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The Difference Between PHONO and LINE Explained

Some turntables only outputs a PHONO signal while other turntables have a switch at the back that lets us switch between PHONO and LINE.

The turntables with a PHONO/LINE switch have a built-in phono preamp.

On a stereo receiver or on powered speakers we might furthermore have both PHONO and LINE inputs. As we can see in the picture above. CD, NETWORK and RECORDER are all LINE-level inputs.


If so, you are not alone. The difference between PHONO and LINE is probably the biggest source of confusion among new as well as seasoned vinyl spinners.

I will explain everything you need to know about PHONO and LINE in this article.

As a start, let me give you the shortest answers I can. After that, we’ll dig deeper into the differences.

A PHONO signal is the tiny signal that comes directly form the turntable cartridge whereas a LINE signal is an amplified version of the PHONO signal. A LINE signal has the same size/strength as a signal from other audio source like CD players whereas a PHONO signal is much weaker.

A PHONO signal is typically 0.005 Volt and a LINE signal is typically 0.3 Volt. That is 60 times bigger.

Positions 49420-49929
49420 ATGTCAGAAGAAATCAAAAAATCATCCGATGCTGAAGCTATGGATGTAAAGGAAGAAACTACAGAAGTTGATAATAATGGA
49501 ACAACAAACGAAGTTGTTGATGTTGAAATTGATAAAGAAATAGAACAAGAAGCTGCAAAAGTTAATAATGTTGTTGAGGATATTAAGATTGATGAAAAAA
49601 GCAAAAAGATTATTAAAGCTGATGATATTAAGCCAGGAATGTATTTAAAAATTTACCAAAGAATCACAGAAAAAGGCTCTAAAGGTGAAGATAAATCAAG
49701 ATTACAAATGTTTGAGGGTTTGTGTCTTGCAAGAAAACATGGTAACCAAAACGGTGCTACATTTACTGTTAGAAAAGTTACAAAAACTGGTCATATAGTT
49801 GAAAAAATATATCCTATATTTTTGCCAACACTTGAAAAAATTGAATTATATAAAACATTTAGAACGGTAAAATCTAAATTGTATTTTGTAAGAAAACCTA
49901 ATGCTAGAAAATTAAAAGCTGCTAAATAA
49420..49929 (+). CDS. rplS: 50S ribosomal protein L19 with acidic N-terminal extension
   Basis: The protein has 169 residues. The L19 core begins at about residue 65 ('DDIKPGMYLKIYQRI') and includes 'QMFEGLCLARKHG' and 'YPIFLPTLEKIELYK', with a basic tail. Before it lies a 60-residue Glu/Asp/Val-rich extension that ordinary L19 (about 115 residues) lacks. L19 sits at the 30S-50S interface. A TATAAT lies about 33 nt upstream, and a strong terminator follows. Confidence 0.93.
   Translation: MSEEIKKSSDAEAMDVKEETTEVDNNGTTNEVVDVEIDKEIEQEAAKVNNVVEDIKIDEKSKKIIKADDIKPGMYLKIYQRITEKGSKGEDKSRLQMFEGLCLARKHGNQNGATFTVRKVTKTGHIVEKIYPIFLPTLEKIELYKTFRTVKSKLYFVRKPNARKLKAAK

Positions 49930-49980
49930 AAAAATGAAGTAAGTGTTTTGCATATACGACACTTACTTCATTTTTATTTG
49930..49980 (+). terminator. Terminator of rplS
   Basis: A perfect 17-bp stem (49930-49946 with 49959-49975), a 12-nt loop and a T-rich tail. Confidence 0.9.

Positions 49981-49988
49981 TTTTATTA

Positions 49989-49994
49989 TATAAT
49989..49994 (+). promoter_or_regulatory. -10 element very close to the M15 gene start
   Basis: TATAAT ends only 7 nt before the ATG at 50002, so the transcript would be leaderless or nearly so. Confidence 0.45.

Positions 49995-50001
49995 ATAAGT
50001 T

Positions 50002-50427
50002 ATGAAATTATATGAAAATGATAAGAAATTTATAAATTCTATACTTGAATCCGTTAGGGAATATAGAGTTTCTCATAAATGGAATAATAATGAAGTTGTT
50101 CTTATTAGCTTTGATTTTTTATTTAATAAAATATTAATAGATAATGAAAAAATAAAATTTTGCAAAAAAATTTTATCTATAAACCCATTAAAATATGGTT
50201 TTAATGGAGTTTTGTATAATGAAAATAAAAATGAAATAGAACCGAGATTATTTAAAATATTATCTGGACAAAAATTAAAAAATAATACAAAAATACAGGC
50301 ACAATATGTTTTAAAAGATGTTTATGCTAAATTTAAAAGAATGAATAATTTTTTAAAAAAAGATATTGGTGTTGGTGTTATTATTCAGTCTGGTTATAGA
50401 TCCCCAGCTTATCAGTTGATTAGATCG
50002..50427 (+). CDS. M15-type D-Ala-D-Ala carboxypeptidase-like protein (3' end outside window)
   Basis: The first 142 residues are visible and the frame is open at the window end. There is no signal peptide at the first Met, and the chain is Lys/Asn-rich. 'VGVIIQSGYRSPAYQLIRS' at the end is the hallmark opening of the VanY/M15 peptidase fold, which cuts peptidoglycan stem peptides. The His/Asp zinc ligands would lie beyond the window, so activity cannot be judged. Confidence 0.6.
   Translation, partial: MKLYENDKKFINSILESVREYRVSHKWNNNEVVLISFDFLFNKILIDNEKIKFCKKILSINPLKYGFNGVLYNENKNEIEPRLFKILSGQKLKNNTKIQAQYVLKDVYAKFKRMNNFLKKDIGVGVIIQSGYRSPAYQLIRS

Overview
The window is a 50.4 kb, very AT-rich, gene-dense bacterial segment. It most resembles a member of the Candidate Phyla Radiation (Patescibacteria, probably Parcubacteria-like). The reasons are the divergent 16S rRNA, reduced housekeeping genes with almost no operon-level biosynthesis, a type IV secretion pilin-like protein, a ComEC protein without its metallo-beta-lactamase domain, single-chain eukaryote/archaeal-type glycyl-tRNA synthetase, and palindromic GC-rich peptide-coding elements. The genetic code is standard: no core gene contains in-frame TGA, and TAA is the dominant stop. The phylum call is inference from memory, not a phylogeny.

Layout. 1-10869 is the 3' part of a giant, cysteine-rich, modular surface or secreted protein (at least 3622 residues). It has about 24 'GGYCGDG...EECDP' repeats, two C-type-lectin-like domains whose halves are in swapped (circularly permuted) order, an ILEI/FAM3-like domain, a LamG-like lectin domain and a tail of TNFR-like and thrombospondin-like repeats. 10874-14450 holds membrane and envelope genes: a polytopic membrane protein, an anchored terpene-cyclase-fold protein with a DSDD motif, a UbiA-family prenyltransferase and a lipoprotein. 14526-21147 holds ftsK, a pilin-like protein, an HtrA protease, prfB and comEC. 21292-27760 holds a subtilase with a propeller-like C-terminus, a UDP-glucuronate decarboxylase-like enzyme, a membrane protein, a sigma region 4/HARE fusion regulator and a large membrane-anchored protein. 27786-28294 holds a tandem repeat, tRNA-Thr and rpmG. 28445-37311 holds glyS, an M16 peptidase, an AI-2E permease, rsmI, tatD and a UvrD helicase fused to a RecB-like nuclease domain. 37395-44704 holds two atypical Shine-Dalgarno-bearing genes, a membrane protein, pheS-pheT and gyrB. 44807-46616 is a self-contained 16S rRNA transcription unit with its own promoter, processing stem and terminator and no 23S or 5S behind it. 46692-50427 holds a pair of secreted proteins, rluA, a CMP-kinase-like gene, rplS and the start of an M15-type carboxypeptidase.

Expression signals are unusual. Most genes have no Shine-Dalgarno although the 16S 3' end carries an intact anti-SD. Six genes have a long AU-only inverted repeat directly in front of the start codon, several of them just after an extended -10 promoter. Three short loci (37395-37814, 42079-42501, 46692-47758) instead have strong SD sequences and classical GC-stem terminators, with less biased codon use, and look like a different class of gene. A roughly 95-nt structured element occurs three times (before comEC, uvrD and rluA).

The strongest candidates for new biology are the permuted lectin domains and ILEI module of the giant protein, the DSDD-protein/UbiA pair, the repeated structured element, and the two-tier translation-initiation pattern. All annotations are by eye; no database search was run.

The bass frequencies of a PHONO signal is furthermore significantly reduced (RIAA equalized) while this is not the case for a LINE signal.

A PHONO signal becomes a LINE signal with a phono preamp. The phono preamp can be inside the turntable, a standalone unit, or inside the stereo receiver or powered speakers.

And, as many of us have experienced, if we connect a PHONO signal to a LINE input on a stereo receiver, the music will have almost no volume and sound very strange with no bass at all. This is due to the low signal level and the reduced bass of the PHONO signal.

PHONO and LINE Overview

The table below shows which kind of signal (and signal level) that is outputted from different kinds of audio sources.

CDLINE0.316 Volt
DVDLINE0.316 Volt
AUXLINE0.316 Volt
LINE0.316 Volt
PHONO0.005 Volt
PHONO0.0005 Volt
LINE0.316 Volt

As we see, all sources output a standardized LINE signal except for turntables without a built-in preamp. Which outputs a PHONO signal.

There are also two different typical voltage levels for a PHONO signal, depending on if there is a Moving Magnet or Moving Coil cartridge mounted on the turntable. The signal from a Moving Coil cartridge is even weaker than the signal from a Moving Magnet cartridge. We’ll look more into the different cartridge types later in this article.